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Date: Sat, 29 Dec 2012 17:53:38 +0100
From: magnum <john.magnum@...hmail.com>
To: john-dev@...ts.openwall.com
Subject: New self-test for maximum length (was: Formats dmg, encfs and strip crash on longer passwords)

On 28 Dec, 2012, at 17:56 , Frank Dittrich <frank_dittrich@...mail.com> wrote:
> All three formats claim to support a maximum password length of 32, but
> if you try to use a word list with longer passwords, they all segfault
> (at least on my 32bit Linux system).
> 
> 
> $ ./john encfs --wordlist=test-p
> Loaded 4 password hashes with 4 different salts (EncFS PBKDF2 AES /
> Blowfish [32/32])
> Segmentation fault (core dumped)

I just threw this in with devastating results:

commit f49d2c56531de71da2a03c0e28c8bc939cce376b
Author: magnum <john.magnum@...hmail.com>
Date:   Sat Dec 29 17:25:46 2012 +0100

    formats.c: Add a self-test that puts maximum length candidates in all
    buffer positions and then read them back to verify. This finds incorrect
    claims of PLAINTEXT_SIZE as well as most kinds of key buffer over-runs.
    It found 15 problematic formats right away.


I have no idea why I did not get the idea long ago. Unlike the "valid() killer" test that is only active with -DDEBUG, this one doesn't seem prone to segfault so it's always active. This is the current results on my 64-bit machine:

$ make -sj8 macosx-x86-64 && ../run/john -t=0 | grep FAIL
ld: warning: option -s is obsolete and being ignored
Benchmarking: dynamic_1011 md5($p.md5($s)) (WebEdition CMS) [128/128 SSE2 intrinsics 10x4x3]... FAILED (get_hash[0](9))
Benchmarking: dynamic_1012 md5($p.md5($s)) (WebEdition CMS) [128/128 SSE2 intrinsics 10x4x3]... FAILED (get_hash[0](9))
Benchmarking: dynamic_1013 md5($p.PMD5(username)) (WebEdition CMS) [128/128 SSE2 intrinsics 10x4x3]... FAILED (get_hash[0](9))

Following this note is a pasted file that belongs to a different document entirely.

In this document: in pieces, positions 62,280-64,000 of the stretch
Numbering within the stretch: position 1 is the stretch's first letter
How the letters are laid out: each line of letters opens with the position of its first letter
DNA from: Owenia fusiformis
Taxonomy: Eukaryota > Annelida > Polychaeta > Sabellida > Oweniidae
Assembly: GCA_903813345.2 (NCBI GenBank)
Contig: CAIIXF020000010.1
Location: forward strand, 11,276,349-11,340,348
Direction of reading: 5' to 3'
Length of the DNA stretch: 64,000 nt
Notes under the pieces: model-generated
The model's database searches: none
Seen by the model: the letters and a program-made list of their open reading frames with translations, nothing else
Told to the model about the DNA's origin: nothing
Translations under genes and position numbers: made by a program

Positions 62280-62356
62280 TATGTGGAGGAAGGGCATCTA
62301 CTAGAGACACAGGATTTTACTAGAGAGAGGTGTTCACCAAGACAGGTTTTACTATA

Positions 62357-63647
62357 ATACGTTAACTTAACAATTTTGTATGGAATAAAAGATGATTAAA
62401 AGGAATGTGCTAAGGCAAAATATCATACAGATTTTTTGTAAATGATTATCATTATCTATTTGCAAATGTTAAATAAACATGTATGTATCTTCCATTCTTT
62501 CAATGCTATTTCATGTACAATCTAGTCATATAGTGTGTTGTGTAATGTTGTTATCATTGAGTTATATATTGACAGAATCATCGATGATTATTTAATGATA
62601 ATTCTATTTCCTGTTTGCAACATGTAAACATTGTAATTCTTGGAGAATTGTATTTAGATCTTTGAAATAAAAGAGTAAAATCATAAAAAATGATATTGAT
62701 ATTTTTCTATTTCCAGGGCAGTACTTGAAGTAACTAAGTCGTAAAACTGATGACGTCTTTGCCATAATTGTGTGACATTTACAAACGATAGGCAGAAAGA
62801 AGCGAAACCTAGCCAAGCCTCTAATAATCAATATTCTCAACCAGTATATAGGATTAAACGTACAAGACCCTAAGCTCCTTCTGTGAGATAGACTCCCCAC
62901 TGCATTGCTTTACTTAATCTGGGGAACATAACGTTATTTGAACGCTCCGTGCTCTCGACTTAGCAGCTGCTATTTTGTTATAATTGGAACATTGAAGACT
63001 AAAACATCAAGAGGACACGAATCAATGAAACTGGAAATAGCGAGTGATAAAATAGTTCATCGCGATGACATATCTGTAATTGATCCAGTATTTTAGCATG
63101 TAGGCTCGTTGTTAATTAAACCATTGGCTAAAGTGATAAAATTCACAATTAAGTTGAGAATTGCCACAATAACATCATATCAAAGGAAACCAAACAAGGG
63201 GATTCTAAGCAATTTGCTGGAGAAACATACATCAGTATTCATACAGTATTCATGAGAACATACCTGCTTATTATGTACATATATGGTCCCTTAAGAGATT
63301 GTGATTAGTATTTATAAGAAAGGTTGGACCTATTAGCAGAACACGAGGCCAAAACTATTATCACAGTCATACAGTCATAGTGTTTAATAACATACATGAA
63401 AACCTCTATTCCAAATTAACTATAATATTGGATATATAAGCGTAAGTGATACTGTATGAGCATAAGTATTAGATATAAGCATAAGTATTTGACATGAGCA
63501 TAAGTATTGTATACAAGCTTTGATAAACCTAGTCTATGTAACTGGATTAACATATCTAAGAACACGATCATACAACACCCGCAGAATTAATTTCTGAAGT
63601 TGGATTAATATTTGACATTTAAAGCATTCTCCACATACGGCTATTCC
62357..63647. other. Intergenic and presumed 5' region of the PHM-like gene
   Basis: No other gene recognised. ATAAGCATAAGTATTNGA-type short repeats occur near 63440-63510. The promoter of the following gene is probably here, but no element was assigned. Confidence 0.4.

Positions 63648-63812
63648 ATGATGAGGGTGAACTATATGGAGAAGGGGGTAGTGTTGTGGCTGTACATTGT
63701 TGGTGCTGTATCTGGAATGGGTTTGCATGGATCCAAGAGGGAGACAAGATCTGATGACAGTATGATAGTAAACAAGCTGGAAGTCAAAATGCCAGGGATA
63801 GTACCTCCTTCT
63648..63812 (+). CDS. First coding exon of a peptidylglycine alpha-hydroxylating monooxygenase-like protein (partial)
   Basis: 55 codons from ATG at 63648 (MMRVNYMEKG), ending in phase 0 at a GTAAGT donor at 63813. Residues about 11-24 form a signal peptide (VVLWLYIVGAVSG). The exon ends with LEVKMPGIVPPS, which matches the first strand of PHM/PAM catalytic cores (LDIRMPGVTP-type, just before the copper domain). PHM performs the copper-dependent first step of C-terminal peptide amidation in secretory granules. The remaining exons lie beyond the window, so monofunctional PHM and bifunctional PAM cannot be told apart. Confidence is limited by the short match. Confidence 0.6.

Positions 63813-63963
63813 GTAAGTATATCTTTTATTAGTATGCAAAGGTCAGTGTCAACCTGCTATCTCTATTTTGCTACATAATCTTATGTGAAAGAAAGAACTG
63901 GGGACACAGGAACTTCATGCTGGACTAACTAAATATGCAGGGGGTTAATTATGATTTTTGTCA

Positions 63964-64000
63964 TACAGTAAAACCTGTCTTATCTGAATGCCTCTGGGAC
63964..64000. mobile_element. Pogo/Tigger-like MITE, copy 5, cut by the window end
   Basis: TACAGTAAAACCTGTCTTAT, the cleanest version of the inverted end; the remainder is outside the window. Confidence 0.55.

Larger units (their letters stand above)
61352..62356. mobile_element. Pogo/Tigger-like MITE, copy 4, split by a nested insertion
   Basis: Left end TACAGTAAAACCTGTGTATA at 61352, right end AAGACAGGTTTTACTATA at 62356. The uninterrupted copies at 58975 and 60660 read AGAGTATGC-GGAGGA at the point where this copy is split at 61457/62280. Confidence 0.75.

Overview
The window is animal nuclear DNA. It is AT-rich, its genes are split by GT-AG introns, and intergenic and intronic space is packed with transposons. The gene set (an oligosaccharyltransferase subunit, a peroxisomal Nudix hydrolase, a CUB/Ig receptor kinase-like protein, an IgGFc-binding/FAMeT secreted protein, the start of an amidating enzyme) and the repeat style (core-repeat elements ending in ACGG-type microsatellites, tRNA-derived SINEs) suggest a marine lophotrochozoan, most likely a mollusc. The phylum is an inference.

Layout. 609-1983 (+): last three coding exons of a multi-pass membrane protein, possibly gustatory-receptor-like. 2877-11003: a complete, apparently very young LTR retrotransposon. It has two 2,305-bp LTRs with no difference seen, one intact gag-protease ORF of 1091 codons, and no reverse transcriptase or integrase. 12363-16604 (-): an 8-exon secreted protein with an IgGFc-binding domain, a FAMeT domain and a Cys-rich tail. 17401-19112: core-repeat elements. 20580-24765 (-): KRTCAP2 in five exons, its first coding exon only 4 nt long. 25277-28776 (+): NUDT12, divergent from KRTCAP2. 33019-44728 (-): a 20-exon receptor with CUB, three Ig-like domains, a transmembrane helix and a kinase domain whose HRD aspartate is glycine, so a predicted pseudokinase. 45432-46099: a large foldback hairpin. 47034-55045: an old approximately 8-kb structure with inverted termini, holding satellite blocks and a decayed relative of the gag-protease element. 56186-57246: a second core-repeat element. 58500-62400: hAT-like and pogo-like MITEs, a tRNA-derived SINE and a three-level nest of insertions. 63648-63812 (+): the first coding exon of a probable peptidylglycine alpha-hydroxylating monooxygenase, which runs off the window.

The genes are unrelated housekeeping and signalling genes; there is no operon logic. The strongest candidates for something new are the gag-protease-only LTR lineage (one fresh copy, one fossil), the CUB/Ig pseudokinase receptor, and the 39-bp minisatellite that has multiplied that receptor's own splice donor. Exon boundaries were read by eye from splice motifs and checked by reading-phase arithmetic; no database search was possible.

Benchmarking: Lotus Notes/Domino 6 More Secure Internet Password [8/64]... FAILED (max. length in index 0: wrote 64, got 63 back)
Benchmarking: EPiServer SID salted SHA-1 [32/64]... FAILED (max. length in index 0: wrote 124, got 123 back)
Benchmarking: Kerberos v4 TGT DES [32/64]... FAILED (max. length in index 0: wrote 32, got 31 back)
Benchmarking: IKE PSK HMAC-MD5 / HMAC-SHA1 [32/64]... FAILED (max. length in index 0: wrote 32, got 8 back)
Benchmarking: Oracle 11g SHA-1 [128/128 SSE2 intrinsics 8x]... FAILED (get_hash[0](0))
Benchmarking: PKZIP [32/64]... FAILED (max. length in index 0: wrote 31, got 30 back)
Benchmarking: RAdmin v2.x MD5 [32/64]... FAILED (max. length in index 0: wrote 99, got 98 back)
Benchmarking: Raw MD4 [128/128 SSE2 intrinsics 12x]... FAILED (max. length in index 0: wrote 55, got 23 back)
Benchmarking: SAP CODVN B (BCODE) [128/128 SSE2 intrinsics 12x]... FAILED (max. length in index 0: wrote 8, got 0 back)
Benchmarking: TrueCrypt [RIPEMD160 AES256_XTS]... FAILED (max. length in index 0: wrote 31, got 496 back)
Benchmarking: TrueCrypt [SHA512 AES256_XTS]... FAILED (max. length in index 0: wrote 31, got 496 back)
Benchmarking: TrueCrypt [WHIRLPOOL AES256_XTS]... FAILED (max. length in index 0: wrote 31, got 496 back)
15 out of 198 tests have FAILED


All these are probably real bugs. As you can see, some formats do not get any error within the new test but later - this indicates worse problems than just fence post errors.

I will start looking into raw-md4 and sapB (because they might be my fault). Any other volunteers please post here before starting to debug a format, so we avoid double work.

magnum

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